Cloth stucco tapes and polyethylene (PE) stucco tapes are both useful for stucco application, but each has advantages and disadvantages resulting from the differences in construction.
Cloth stucco tapes are more prominently found because they typically hold up better and longer than PE tapes. The main difference in the construction of the two tapes is the cloth carrier that the cloth tape possesses. This cloth carrier adds an extra layer of protection for added strength and durability. When a contractor needs to leave a tape on a window or door for an extended amount of time – 14 days or more – they need a tape that will be able to withstand sunlight exposure and changing temperatures from morning to night. Cloth stucco tapes have the ability to handle temperature changes without compromising strength or hold. However, with the advantages of cloth stucco tape comes a higher price tag.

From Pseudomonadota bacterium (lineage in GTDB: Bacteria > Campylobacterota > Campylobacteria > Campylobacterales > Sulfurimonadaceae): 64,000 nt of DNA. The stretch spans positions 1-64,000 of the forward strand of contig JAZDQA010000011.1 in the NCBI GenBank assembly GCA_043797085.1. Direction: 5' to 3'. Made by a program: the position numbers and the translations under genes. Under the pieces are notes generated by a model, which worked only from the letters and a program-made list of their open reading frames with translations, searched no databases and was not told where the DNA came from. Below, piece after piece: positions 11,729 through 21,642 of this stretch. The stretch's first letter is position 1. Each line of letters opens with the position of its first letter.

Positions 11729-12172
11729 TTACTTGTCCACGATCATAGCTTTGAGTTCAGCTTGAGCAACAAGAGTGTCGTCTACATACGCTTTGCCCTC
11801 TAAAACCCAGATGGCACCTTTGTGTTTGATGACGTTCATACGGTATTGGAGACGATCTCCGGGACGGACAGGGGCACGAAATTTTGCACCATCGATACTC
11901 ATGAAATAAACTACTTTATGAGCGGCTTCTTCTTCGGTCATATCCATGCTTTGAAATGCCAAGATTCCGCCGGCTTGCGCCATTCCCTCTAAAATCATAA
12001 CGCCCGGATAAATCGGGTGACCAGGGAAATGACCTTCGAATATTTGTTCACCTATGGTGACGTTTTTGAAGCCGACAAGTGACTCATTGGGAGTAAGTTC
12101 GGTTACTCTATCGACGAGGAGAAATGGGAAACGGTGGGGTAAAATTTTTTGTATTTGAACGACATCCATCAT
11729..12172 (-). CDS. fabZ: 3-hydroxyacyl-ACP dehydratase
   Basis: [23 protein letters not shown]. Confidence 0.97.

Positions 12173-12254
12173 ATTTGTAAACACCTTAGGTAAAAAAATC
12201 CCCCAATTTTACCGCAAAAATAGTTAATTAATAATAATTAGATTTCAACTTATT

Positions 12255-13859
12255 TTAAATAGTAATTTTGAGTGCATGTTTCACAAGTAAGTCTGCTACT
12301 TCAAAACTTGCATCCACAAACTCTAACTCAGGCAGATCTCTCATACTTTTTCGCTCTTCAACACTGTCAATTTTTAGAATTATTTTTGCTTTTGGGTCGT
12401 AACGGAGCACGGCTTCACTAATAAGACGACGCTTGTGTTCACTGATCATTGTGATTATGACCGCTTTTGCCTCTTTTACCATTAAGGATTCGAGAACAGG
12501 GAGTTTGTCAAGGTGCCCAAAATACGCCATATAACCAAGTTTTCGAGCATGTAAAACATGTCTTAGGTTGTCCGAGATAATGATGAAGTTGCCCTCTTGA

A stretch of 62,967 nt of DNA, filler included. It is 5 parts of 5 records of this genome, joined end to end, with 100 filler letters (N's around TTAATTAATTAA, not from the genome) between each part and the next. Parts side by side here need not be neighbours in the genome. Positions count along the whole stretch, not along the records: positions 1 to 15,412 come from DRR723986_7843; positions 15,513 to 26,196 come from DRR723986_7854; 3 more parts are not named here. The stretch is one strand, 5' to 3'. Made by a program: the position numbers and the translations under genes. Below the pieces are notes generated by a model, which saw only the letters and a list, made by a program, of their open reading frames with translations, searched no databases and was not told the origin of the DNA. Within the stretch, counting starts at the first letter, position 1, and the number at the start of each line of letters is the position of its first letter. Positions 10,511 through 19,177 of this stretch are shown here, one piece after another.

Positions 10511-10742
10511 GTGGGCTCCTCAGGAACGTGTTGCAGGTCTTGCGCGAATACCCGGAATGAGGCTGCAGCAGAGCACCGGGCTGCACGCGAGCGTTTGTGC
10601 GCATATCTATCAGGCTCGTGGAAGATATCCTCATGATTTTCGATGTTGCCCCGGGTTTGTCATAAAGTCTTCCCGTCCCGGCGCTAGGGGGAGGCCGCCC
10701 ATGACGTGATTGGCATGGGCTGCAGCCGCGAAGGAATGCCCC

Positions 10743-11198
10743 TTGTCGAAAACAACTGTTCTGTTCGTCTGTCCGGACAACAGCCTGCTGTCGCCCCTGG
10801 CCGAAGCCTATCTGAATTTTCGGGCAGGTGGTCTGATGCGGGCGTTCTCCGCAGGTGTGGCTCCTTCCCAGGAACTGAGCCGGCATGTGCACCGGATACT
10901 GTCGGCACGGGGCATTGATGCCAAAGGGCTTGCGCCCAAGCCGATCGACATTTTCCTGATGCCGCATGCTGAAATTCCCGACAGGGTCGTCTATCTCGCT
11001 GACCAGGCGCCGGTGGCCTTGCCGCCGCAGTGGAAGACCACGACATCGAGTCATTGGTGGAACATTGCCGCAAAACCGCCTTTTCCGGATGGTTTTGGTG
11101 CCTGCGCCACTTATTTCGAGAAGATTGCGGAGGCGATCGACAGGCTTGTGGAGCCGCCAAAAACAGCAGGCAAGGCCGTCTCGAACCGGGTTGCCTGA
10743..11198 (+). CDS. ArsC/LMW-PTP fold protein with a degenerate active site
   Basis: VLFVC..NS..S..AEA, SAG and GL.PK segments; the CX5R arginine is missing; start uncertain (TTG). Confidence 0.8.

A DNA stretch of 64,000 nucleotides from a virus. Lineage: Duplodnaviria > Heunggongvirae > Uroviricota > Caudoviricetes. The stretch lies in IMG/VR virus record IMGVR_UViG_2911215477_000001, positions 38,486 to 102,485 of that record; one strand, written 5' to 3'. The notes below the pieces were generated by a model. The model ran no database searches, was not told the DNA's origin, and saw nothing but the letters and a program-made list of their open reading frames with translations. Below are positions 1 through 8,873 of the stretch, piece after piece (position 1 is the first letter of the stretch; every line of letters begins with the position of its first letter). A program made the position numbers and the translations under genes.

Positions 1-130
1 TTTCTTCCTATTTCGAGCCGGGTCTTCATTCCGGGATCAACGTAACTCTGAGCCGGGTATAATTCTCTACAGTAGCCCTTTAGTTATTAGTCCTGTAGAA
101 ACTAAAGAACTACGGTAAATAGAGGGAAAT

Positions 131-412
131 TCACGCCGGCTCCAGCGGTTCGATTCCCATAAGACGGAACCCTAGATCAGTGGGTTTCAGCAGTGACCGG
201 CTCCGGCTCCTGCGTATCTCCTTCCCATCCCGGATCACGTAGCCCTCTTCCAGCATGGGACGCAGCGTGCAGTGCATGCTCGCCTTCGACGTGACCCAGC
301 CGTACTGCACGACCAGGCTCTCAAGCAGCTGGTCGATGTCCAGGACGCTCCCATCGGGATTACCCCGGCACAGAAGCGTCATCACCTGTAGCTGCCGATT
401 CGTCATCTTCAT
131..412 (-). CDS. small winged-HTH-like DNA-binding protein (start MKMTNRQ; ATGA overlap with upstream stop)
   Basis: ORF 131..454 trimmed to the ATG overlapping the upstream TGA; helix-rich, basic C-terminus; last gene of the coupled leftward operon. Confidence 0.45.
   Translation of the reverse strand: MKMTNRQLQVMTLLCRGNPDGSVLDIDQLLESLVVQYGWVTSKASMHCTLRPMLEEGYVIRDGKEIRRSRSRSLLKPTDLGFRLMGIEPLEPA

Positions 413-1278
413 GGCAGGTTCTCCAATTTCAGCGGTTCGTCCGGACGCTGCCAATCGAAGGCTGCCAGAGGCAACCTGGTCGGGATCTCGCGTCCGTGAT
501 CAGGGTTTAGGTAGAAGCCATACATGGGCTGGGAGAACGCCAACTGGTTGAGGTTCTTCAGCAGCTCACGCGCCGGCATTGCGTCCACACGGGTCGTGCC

PE stucco tapes are less common, but are prominent in southern climates, such as Texas and Florida, whereas cloth stucco tapes dominate in California and other areas near the West coast. The main advantage of PE stucco masking tape is that it is less expensive than the alternative and is still able to get the job done. The main downfall, however, is that polyethylene will contract in the heat of the sun and expand as it cools during the night, causing it to lose the integrity of its physical form and sometimes resulting in adhesive residue or tape failure in the form of the tape coming off of the surface to which it is applied.
When choosing between a cloth and a PE stucco tape, it is important to consider the specifics of the job, including how long the tape will need to stay up before removal and what kinds of environmental conditions will be present that could impact the tape’s performance. For quick jobs, a PE tape might be a good option, but if the tape needs to be up for a longer amount of time, it may be worth it to spend a little more and use a cloth stucco tape.
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